Title: Apollo 11
Describe This Movie In One Destination Moon Quote:
JIM BARNES: Not only is this the greatest adventure awaiting mankind, but it's the greatest challenge ever hurled at American industry!
Brief Plot Synopsis: Seriously?
Rating Using Random Objects Relevant To The Film: 5 Trips to the Moon out of 5.
Better Tagline: "If a civilization doesn't try to expand its horizons, it can never grow as a nation."
Not So Brief Plot Synopsis: First conceived by President Eisenhower, then championed by President Kennedy, who in 1961 declared a national goal of "landing a man on the Moon and returning him safely to the Earth" by the end of the decade, the Apollo program required the largest peacetime investment in history and at its peak employed over 400,000 people. It succeeded in July, 1969, when Apollo 11 astronauts Neil Armstrong and Edwin "Buzz" Aldrin walked on the surface of the moon before returning to Earth with Michael Collins, who'd remained in lunar orbit in the command module.
"Critical" Analysis: The Apollo moon landings were the pinnacle of 20th century human achievement, and the first was an accomplishment unlike anything the world had ever seen. Todd Douglas Miller's new film Apollo 11 tells the story powerfully, with no editorializing and little embellishment, choosing instead to let the new footage and contemporaneous commentary speak for itself.
Working with NASA and the National Archives, Miller brings us images we've never seen before: real-time shots from inside Launch Control at Cape Canaveral and Houston's Manned Spaceflight Center, in-capsule footage of both the trans-lunar and trans-Earth injection burns, and never before seen coverage of the Saturn V launch and the eventual recovery of the astronauts after splashdown in the Pacific Ocean by the U.S.S. Hornet.
Miller wisely avoids any narration or added voiceover, using only the voices of various NASA personnel, the astronauts themselves, and Walter Cronkite. Events are given an emotional boost by Matt Morton's stirring score. And even though the outcome is never in doubt, and even though we went through this same ringer with First Man less than a year ago, Miller maintains the suspense of both the historic landing and the astronauts' return home.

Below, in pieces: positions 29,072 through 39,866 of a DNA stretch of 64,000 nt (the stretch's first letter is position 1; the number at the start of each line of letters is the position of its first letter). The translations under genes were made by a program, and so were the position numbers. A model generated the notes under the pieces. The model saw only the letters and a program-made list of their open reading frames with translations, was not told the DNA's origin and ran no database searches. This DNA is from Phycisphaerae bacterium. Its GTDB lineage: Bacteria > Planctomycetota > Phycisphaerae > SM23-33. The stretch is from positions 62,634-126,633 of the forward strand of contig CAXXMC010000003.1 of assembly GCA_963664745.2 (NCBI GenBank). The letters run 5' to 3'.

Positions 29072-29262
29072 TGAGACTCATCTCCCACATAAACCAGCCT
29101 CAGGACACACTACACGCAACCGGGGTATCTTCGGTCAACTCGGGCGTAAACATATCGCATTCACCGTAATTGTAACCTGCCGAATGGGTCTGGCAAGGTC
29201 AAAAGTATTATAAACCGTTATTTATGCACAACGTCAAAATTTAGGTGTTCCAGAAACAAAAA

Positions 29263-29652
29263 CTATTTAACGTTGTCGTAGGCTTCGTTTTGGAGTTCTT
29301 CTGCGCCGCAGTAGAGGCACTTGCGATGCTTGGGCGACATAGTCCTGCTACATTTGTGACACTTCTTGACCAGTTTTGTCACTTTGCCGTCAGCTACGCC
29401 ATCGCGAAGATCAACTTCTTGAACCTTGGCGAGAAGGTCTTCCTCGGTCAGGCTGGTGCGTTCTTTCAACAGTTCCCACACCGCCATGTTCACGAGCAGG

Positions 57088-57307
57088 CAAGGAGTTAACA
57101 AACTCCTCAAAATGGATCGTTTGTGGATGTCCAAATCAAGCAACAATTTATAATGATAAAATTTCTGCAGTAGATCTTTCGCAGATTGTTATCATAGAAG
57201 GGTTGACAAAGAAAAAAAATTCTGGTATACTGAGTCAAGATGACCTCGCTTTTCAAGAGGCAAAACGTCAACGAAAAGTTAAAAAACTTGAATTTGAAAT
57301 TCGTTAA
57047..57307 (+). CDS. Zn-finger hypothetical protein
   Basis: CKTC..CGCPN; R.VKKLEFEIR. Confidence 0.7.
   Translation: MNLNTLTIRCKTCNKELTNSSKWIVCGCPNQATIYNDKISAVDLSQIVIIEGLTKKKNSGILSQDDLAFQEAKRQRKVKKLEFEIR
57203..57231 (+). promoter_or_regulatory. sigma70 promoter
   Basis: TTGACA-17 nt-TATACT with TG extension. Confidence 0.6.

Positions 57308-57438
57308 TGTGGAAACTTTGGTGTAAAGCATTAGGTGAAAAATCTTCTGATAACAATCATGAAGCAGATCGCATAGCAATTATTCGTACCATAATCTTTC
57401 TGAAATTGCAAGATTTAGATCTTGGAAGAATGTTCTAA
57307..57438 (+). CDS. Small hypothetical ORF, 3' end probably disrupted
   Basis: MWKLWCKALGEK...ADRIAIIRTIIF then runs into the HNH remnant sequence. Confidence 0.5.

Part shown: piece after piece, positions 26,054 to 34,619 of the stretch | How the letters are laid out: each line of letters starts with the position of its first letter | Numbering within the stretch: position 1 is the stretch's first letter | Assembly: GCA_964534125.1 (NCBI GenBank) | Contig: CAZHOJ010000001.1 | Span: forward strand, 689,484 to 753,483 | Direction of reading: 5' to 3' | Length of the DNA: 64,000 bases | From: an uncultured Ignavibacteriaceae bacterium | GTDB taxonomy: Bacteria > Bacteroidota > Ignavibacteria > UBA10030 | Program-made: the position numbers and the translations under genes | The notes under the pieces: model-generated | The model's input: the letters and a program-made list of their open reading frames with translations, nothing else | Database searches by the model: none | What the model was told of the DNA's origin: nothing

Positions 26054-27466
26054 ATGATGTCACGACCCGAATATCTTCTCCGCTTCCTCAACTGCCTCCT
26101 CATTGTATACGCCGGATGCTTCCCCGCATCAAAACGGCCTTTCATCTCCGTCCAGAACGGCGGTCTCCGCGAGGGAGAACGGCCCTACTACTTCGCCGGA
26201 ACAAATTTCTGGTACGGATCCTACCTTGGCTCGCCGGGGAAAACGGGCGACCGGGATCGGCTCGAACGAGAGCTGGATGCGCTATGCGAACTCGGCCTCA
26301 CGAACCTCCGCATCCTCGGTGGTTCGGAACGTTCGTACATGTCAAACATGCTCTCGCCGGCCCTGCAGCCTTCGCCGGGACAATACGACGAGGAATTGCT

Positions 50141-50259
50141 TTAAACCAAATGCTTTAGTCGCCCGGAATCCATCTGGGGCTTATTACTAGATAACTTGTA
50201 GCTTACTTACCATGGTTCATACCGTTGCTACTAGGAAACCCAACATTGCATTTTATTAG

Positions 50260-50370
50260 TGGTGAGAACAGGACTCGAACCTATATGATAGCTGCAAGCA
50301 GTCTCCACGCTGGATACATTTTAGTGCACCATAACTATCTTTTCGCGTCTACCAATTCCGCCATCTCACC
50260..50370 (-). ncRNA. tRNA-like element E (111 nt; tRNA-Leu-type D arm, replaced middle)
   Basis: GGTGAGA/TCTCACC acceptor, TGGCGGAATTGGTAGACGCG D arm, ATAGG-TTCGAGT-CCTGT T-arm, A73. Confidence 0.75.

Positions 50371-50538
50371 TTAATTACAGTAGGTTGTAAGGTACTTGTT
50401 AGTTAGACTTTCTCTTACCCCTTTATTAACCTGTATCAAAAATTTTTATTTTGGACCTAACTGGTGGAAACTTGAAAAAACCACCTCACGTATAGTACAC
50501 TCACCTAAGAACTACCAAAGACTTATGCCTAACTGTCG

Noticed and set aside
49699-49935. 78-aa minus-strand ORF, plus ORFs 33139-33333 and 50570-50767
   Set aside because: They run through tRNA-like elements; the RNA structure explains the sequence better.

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It really doesn't matter how many times you've seen the footage (and if you're like this reviewer, you've watched the launch alone dozens of times), it's truly a new level of awe-inspiring. And if you have the opportunity to experience it in IMAX, so much the better. The shots of the moon's landscape from the lander are particularly breathtaking. Sure, it's rock and sand, but . . . it's the moon.
If Miller's film excels at anything, it's depicting the sheer scale of the moon program. This is apparent from the beginning, with opening shots of the massive Saturn V rocket laboriously rolling to the launch site on its mobile launch platform. The MLP dwarfs the NASA techs walking alongside it, bringing home the massive scope of Apollo, which is further supported by shots of hundreds of personnel working the mission in the launch and command centers.
We also see the throngs of spectators who converged on the Florida coast to view the launch, and it's fun to pick out the more high-profile onlookers (LBJ! Johnny Carson!).
One can certainly make a case that the billions spent to send humanity to the moon might have been better used on domestic priorities, or that the endeavor served as a useful (if expensive) diversion from the government's less savory escapades. However, it's undeniable that the triumph of the first moon landing was one of the last times it felt like we were united by something other than tragedy, and Apollo 11 captures that zeitgeist in stunning fashion.